On-Camera Success Tips
By Shari Steinbach, MS RDN, RDBA Contributing Editor
There are many opportunities for retail dietitians to be in front of the camera whether it’s for a
television segment or a Facebook live food demo. This media exposure can help you connect
with existing and potential customers while driving traffic to your stores. Media training,
however, is not typically part of a dietitian’s education, and for most, being in front of a camera
can be a daunting experience. Here are some media training tips to help you feel more
comfortable and ensure success:
Define your topic and key talking points. The most interesting segments are ones that people
can relate to. Define the key messages you are trying to convey and identify 3 main talking
points. For example, you may be talking about how to pack a healthy lunch. Your key points
might be to keep it healthy, keep it safe and keep it fun. Your conversation will then convey
how to do this. Don’t rely on a detailed script, just let your words flow naturally.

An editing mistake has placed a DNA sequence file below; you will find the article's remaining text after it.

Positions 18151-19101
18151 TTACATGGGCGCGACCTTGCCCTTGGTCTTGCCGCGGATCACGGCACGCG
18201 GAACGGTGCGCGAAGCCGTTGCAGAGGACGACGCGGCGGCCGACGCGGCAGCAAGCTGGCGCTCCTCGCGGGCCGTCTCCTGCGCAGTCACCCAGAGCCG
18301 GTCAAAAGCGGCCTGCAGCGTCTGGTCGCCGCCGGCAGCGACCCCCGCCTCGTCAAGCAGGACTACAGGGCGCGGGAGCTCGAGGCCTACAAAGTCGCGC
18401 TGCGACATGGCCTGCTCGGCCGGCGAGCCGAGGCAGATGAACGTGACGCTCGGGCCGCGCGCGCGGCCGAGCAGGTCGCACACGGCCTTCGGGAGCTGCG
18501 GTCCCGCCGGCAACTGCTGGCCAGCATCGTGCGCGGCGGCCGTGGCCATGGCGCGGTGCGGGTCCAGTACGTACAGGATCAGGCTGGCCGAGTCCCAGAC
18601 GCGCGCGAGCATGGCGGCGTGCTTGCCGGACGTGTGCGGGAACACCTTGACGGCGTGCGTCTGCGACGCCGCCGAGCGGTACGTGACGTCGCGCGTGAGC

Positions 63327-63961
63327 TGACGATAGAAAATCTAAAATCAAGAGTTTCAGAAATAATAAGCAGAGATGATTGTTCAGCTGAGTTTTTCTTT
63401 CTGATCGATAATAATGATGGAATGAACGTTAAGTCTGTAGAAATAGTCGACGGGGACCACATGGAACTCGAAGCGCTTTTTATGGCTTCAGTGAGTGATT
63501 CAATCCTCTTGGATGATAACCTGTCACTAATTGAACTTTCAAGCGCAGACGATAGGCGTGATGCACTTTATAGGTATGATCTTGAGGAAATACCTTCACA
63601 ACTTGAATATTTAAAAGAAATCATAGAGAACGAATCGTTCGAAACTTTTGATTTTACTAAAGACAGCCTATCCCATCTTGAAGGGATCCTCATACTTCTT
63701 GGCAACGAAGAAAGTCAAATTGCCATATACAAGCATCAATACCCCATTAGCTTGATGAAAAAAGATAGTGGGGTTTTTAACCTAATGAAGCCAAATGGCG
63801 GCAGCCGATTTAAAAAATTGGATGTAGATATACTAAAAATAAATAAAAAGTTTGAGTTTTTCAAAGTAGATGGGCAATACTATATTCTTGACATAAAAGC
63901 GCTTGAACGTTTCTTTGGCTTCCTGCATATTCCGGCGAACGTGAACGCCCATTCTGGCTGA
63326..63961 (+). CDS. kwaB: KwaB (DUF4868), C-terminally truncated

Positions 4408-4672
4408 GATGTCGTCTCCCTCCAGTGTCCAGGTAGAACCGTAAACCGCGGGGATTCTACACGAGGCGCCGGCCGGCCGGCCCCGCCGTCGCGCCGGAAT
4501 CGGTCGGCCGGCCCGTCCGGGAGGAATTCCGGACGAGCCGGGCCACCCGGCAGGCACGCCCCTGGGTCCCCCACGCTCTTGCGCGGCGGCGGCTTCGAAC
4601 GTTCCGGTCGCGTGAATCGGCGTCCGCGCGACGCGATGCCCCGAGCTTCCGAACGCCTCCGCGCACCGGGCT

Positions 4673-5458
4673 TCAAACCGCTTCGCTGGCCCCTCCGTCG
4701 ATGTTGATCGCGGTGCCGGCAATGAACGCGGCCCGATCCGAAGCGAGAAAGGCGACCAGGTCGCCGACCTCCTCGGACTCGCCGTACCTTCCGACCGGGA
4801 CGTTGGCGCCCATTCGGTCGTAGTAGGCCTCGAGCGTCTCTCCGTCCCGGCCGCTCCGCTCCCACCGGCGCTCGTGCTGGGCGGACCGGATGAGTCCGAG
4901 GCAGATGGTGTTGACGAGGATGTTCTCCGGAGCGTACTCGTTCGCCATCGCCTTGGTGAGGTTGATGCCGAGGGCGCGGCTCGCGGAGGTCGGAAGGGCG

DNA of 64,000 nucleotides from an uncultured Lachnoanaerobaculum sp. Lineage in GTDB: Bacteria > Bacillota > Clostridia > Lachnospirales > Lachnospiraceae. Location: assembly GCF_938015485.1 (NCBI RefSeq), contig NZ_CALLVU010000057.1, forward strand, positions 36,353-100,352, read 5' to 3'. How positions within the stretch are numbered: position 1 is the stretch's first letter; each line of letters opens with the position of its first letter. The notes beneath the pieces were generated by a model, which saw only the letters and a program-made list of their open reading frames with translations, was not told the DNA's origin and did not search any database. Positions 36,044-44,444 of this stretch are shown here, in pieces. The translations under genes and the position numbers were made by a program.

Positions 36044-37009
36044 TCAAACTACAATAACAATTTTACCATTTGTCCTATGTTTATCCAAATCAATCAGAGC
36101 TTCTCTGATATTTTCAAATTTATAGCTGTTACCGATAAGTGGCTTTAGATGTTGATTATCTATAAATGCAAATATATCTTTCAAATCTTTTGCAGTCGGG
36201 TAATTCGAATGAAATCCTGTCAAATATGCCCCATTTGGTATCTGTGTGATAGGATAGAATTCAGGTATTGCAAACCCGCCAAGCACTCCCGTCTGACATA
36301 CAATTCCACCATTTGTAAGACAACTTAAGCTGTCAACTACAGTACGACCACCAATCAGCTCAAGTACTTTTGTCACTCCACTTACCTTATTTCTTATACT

Let your food and props help tell the story. Most of your live or taped segments will be
positioned on a table or kitchen counter. Your conversation should flow from one end of the
table to the other and your food/props, placed in order, can trigger your talking points. Using
the lunch packing example above, you may have an insulated lunch bag, an ice pack and a small
thermos to show how to keep food safe.
Dress for success. Generally, you want to avoid wearing stripes or other patterns as they can
create a strange optical effect. Also, don't wear all black, all white or green. Solid colors like
blue, coral, or lilac are good options. Keep the flashy or dangly jewelry at home and stick with
contacts if you can. Glasses can reflect the glare from television studio lights. Finally, with high-
definition televisions as the norm, you'll want to wear makeup to hide flaws in your
complexion. As with your clothing, stick to neutral, muted shades for makeup.
Be yourself. The most successful media segments happen when you act natural and try not to
be overly perfect. The audience wants to feel comfortable with you and connect to the
solutions you are presenting. Interject a brief personal story if appropriate, smile and be
Mind the time. Most media segments on TV last for 3-4 minutes and that can feel like 30
seconds when you are on the air. Facebook live segments are typically a bit longer – 8-10
minutes. Make sure you have practiced your delivery for any on camera appearance so you are
comfortable with the timing.
In summary, by being properly prepared, having succinct talking points, effective props and the
ability to adhere to time constraints you will positively affect your chances of becoming an on-